See's Candies

Buffett detailed the tough situation at See's Candies, the Berkshire-owned chocolate maker that he's described as his "dream business."
"We were in the midst of our Easter season, and Easter is a big sales period for See's," he said. "See's business stopped and it's a very seasonal business to start with. We have a lot of Easter candy. Easter candy's kind of specialized too, we won't sell it."
He also acknowledged that not all of Berkshire's businesses will last, giving the example of Blue Chip Stamps, a trading stamps company that he invested in back in the 1970s.

Losing to the index

Buffett tackled the topic of Berkshire's underperformance versus the S&P 500 in recent years.
"The truth is I recommend the S&P 500 to people," he said. "Berkshire is about as sound as any single investment can be in terms of earning reasonable returns over time, but I would not want to bet my life on whether we beat the S&P 500 over the next 10 years."
While Berkshire's sheer scale makes it difficult to beat the broader market, Buffett said, it has some upsides.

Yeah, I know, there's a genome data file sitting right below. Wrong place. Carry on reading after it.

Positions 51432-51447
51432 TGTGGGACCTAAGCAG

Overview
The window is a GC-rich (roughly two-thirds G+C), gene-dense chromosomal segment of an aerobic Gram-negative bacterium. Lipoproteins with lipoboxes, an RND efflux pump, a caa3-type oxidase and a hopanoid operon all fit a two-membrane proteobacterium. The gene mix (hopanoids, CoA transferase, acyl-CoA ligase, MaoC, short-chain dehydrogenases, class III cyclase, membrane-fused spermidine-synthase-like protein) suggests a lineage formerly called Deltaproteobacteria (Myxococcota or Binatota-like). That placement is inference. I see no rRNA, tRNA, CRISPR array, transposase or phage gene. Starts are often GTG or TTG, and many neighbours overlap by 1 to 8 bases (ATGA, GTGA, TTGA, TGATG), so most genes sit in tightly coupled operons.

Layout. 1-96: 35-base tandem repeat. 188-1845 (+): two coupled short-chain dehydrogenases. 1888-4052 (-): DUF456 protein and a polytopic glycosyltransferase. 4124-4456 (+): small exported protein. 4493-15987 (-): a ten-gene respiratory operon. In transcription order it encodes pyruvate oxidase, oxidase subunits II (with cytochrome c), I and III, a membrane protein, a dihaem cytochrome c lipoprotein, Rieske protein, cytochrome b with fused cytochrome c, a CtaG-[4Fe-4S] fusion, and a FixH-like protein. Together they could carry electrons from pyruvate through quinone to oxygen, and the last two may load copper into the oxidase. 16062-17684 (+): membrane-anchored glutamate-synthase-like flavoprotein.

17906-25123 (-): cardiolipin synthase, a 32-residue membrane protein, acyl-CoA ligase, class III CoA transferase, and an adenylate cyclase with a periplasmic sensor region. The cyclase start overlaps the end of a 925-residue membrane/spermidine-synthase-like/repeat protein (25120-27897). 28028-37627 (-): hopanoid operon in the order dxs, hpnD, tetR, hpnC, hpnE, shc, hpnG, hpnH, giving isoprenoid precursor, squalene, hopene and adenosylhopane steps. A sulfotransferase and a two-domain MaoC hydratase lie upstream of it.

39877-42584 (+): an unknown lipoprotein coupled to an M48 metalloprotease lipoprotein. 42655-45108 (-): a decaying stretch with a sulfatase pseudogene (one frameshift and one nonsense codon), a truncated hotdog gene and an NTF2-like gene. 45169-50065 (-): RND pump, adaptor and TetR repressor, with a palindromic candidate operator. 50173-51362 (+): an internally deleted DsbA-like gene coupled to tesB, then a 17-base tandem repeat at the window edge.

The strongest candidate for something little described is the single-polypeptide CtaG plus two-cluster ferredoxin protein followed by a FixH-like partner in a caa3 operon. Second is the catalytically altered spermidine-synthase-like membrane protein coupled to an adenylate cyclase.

"We're better positioned than anyone in the energy business," he said, citing the fact it doesn't have to pay dividends. "We can do things in insurance that nobody else can do."

"Ajit is one of a kind"

Buffett lauded Ajit Jain, Berkshire's vice chairman of insurance operations.
He praised his intelligence, revealing that he wrote to Jain's father a few years after he joined Berkshire to say, "If you've got another son like this, send him over from India, and we'll rule the world."

"It does not pay to drill"

Buffett weighed in on the plunge in oil prices in recent weeks. He defended his $10 billion investment in Occidental Petroleum, saying "it was attractive at oil prices that then prevailed." Now, he continued, "it does not pay to drill."
"Any shareholder in any oil-producing company, you join me in having made a mistake so far in where oil prices went," Buffett added. "Who knows where they go in the future."
If oil prices remain low, he continued, at least some energy companies are likely to default on their loans, hurting their shareholders and causing headaches for the banking industry.
"There's going to be a whole lot of money [lost]," Buffett said.

Negative interest rates

Buffett considered the prospect of negative interest rates as central banks around the world cut rates to almost zero in order to stimulate their economies.